Wines mixed with herbs were popular and indispensable in medicine. Water was often tainted, which was another reason to use wine in various applications to replace water. Wine’s antibacterial properties were utilized in medicine and other areas as well. When I read about these, I wanted to bring back some of the traditional uses of wine.
What draws you closer to human nature and nature in general?
I was always interested in nature, I began my career as a particle physics researcher and wanted to understand how the universe works. Nowadays, I am content about admiring nature and the beauty of our world. For this purpose, the best place is a wine cellar converted into a small house in the Balaton uplands region on a hill near Zánka at a small village called Tagyon. The view encompasses the lake, the vines line up in rows reaching down to the lake, the changing colors of the day and the seasons fill up my heart and my soul. Somehow I see all of this as a whole, a creation of God.
Regarding human nature, I tend to be a bit more critical. If we cannot change our intrinsic habits embedded in our darwinian instincts, we may destroy ourselves and become extinct. But let this be a more positive conversation.
How do you see our health as we age? How can we maintain our good health and even improve it with time?
There are many attempts at improving and maintaining our health, entire industries are built from scratch to serve that purpose (fitness, pharmaceuticals, nature foods, etc.). I am happy to see all this happening around us.
What benefits can medicinal wines provide for us? Can they cure any particular ailments or are they made more for our general well-being?
In my diploma work I made a recommendation to develop two specific medicinal wines. We developed special recipes with the right herbs to prepare these wines. The detoxificational effects of Vinum Compatronum are special features that we are trying to emphasize. Other useful properties of Vinum Cordis include preventing angina and heart disease. We do not wish to compete with evidendence-based medicine or the pharmaceutical industry. The human body suffers no adverse reactions to these wines and they generate no side effects. What we do stress is the general well-being and preventive properties that these wines promote.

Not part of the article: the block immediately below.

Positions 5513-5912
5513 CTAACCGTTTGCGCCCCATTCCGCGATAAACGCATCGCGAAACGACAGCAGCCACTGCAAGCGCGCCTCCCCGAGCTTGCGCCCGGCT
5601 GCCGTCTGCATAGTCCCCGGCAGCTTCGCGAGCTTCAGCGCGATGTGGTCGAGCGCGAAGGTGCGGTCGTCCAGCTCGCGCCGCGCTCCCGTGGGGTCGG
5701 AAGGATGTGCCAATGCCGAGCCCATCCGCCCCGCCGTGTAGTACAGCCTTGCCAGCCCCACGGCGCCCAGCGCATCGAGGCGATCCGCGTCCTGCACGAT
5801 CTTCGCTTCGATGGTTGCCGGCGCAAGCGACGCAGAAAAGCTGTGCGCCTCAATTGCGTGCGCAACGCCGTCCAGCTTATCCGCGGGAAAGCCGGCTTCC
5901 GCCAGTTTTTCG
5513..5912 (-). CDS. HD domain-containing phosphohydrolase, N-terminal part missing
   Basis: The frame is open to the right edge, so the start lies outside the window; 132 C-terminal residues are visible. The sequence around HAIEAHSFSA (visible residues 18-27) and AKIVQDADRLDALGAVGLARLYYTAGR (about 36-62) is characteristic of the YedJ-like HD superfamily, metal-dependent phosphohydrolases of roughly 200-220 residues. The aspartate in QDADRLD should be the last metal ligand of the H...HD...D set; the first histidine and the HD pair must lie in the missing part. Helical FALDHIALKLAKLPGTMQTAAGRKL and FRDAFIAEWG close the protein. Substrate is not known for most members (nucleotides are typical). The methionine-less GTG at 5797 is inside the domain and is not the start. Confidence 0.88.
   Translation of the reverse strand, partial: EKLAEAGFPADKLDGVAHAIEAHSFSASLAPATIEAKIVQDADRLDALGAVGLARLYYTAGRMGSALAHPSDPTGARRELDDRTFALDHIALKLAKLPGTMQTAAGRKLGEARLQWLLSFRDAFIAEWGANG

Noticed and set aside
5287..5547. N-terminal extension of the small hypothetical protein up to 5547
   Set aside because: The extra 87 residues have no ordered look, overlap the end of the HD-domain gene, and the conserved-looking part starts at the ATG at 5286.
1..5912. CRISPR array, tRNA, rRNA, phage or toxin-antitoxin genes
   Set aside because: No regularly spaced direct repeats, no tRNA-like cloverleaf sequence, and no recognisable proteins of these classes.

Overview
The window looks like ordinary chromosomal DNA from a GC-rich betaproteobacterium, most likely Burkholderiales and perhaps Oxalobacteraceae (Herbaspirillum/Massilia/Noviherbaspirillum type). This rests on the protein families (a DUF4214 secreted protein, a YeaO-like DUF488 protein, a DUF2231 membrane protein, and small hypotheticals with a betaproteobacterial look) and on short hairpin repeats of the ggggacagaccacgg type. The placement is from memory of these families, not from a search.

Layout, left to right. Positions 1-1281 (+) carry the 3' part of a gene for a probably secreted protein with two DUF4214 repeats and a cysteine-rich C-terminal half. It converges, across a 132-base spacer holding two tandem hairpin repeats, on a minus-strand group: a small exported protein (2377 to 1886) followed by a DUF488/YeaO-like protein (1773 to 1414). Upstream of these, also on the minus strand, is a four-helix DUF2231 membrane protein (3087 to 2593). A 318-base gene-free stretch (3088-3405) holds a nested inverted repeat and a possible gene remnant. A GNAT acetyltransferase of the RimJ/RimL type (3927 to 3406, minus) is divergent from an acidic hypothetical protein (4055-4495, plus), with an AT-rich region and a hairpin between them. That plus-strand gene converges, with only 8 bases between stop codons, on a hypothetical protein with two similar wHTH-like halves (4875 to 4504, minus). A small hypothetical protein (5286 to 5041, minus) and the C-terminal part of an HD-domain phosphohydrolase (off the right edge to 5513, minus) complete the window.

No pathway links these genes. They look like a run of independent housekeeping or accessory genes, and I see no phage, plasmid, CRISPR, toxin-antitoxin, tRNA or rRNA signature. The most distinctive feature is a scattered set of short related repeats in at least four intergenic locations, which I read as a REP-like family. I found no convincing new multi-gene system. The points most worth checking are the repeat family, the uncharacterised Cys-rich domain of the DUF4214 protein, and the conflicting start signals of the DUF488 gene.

Could Hungary become one of the leading medicinal winemaking countries of the world?
France produced 47 million hectolitres and Spain 39 million hectolitres of wine in 2015. Hungary’s production of 2.6 million hectolitres in the same year therefore cannot compete with these winemaking nations. Our strength may rely instead in creativity and quality.
Utilizing the traditions and skills of local winemakers in Hungary I do see a future in medicinal wines, which will create added market opportunities.
A well-known writer at Lake Balaton (Gábor Lipták) in Balatonfüred once said that it is always the little things in our universe that matter, because they are what make up the whole. Do you agree with this concept? In other words, is it globalism or „localism” that matters in the long run?
Áron Tamási summed this up best. “We are in this world, so that we can find a home for ourselves in it”. I have travelled quite a bit on this planet, I have lived abroad and became enriched by colorful experiences. However, the only place that I can consider home is Hungary. Our native language and our culture are unique and dear properties that I will not find elsewhere. I reject multiculturalism as it is not an autochtonous human property. As Márai reiterated using Áron Tamási’s concept: „in order to feel comfortable, we need to own a small piece of the pie that we can consider our own.”